July 2023 Newsletter

In this issue...

  • Message from the Chair
  • Exercise and eating disorders
    • Your teenager says they want to ‘get in shape’ – here's what to say and when you should worry
    • How to reframe your relationship with exercise
  • In recognition of World Pride Month
    • ‘I didn't want a feminine body’: Calls for eating disorder services to better support LGBTIQ+ patients
    • How to Support LGBTQIA+ Individuals with Eating Disorders
    • Butterfly Body Pride Campaign
  • Upcoming support meetings



In this month’s newsletter, we cover two themes. Firstly, we take a look at exercise in eating disorders. It was wonderful to see a balanced and insightful Newshub article this month on navigating healthy and unhealthy exercise with teens. We have also included an article looking at our cultural approach to exercise; this is an important reminder for all of us to find the joy in movement. 

Secondly, in recognition of June being World Pride Month, we have included an Australian news story calling for improved eating disorder services for the LGBTQIA+ community, an article on how to support LGBTQIA+ individuals with an eating disorder, as well as a link to the Butterfly Foundation Body Pride campaign. 

Lastly, we would like to acknowledge that the school holidays can prove more challenging for those of you who are supporting people with eating disorders. As always, our group of volunteers are available if you need support.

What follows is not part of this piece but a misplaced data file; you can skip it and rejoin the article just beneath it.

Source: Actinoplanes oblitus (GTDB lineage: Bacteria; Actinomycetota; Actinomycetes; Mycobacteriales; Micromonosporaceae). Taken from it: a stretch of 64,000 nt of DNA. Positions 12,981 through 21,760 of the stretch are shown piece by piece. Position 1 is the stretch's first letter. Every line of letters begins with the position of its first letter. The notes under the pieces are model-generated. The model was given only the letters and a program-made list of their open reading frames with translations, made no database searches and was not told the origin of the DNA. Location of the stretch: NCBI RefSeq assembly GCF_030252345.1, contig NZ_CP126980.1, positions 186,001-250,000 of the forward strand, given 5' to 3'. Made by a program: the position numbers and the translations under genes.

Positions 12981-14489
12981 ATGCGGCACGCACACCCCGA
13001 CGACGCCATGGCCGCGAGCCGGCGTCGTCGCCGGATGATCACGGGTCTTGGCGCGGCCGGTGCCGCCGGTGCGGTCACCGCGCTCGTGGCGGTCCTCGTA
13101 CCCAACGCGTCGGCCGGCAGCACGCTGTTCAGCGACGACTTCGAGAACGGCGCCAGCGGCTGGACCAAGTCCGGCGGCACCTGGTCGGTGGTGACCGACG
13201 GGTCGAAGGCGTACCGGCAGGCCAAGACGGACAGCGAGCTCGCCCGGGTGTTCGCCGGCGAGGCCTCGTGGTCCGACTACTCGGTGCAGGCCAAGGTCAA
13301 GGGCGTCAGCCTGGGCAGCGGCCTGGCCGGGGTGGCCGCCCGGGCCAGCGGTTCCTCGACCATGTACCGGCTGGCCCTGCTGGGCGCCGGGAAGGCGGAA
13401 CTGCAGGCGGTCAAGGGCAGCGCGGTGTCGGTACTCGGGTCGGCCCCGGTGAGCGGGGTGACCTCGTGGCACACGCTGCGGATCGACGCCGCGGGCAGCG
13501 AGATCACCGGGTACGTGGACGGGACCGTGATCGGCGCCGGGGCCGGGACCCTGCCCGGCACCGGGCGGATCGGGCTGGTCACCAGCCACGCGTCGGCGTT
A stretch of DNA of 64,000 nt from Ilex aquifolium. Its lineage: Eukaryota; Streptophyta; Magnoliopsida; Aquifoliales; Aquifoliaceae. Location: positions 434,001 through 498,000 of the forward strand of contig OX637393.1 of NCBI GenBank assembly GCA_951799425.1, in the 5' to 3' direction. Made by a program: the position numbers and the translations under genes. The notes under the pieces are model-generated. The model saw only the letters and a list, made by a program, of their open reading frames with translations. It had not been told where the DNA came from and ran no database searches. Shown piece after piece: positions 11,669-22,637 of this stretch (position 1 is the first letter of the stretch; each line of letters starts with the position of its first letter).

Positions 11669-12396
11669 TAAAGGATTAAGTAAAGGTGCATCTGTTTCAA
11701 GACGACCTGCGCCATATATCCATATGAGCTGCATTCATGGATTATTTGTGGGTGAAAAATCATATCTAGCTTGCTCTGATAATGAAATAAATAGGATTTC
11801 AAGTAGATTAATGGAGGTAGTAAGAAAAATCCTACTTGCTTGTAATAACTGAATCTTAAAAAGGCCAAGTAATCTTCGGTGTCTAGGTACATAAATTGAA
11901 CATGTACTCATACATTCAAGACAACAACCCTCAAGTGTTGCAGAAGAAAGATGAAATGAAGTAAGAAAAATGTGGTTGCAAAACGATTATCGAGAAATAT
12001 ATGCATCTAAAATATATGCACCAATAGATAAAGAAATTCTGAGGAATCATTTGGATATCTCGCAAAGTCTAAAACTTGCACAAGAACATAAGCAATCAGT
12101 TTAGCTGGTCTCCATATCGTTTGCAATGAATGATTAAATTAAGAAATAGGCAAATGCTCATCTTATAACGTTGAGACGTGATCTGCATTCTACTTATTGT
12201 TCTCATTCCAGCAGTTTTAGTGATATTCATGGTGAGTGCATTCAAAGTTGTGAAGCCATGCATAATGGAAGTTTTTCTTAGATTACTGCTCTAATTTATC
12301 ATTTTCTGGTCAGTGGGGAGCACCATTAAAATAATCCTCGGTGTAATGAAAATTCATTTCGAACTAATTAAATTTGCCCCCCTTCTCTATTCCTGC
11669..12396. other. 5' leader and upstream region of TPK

Sending you good wishes and hope
Wiebke



Your teenager says they want to ‘get in shape’ – here's what to say and when you should worry

Your teenager wants to get in shape - when to worry

From Newshub

Some great advice for parents for navigating the topic of exercise with their teens, and where to get help. Some of the advice includes understanding their motivations for “getting in shape”, encouraging adequate fuel and nutrition when exercising, and steering away from number-based apps and metrics.  

“In a world that is always telling teens their bodies aren't good enough, what young people need most is their parents' unconditional love and acceptance – and the support to get professional help if needed.”

Read the article




How to reframe your relationship with exercise

How to reframe your relationship with exercise

By Danielle Friedman
Romper.com

A reminder that we don’t need to approach exercise with the  “no pain no gain”  mentality that has been drummed into our culture and that the greatest benefit comes from finding the joy in moving. Some great tips for how we can reframe our relationship with exercise.

“A useful way to determine if a workout is serving you, says McGonigal, is to ask yourself these three questions when you’re done: Do I feel better about myself? Do I feel better about the future (either your ability to face the future and/or a general sense of optimism about the world)? And do I feel better about my place in the world?”


Read the article




‘I didn't want a feminine body’: Calls for eating disorder services to better support LGBTIQ+ patients

Calls for eating disorder services to better support LGBTIQ+ patients

By Jessica Bahr
SBS News

A new Australian study is paving the way in generating greater understanding of eating disorders in the LGBTIQA+ community. In this article, Anna Rose shares their story and calls for more inclusive services.